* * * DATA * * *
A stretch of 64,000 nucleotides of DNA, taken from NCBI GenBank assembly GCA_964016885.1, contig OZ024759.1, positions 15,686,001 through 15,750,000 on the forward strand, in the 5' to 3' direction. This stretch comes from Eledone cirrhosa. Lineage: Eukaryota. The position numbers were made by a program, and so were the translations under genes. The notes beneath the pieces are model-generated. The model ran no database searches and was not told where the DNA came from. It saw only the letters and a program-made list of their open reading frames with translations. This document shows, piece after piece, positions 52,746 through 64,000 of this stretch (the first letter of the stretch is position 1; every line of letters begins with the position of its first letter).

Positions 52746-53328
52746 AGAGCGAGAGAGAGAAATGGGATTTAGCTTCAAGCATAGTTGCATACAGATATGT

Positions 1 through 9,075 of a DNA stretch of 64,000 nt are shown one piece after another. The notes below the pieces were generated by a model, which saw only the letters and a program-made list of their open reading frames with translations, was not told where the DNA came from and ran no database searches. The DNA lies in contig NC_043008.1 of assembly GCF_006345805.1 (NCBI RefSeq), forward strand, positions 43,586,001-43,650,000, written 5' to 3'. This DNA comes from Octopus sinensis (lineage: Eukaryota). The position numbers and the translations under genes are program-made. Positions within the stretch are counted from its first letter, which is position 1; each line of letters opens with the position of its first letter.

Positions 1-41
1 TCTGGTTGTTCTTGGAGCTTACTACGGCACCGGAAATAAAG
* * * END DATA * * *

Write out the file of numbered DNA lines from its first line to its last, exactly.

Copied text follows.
A stretch of 64,000 nucleotides of DNA, taken from NCBI GenBank assembly GCA_964016885.1, contig OZ024759.1, positions 15,686,001 through 15,750,000 on the forward strand, in the 5' to 3' direction. This stretch comes from Eledone cirrhosa. Lineage: Eukaryota. The position numbers were made by a program, and so were the translations under genes. The notes beneath the pieces are model-generated. The model ran no database searches and was not told where the DNA came from. It saw only the letters and a program-made list of their open reading frames with translations. This document shows, piece after piece, positions 52,746 through 64,000 of this stretch (the first letter of the stretch is position 1; every line of letters begins with the position of its first letter).

Positions 52746-53328
52746 AGAGCGAGAGAGAGAAATGGGATTTAGCTTCAAGCATAGTTGCATACAGATATGT

Positions 1 through 9,075 of a DNA stretch of 64,000 nt are shown one piece after another. The notes below the pieces were generated by a model, which saw only the letters and a program-made list of their open reading frames with translations, was not told where the DNA came from and ran no database searches. The DNA lies in contig NC_043008.1 of assembly GCF_006345805.1 (NCBI RefSeq), forward strand, positions 43,586,001-43,650,000, written 5' to 3'. This DNA comes from Octopus sinensis (lineage: Eukaryota). The position numbers and the translations under genes are program-made. Positions within the stretch are counted from its first letter, which is position 1; each line of letters opens with the position of its first letter.

Positions 1-41
1 TCTGGTTGTTCTTGGAGCTTACTACGGCACCGGAAATAAAG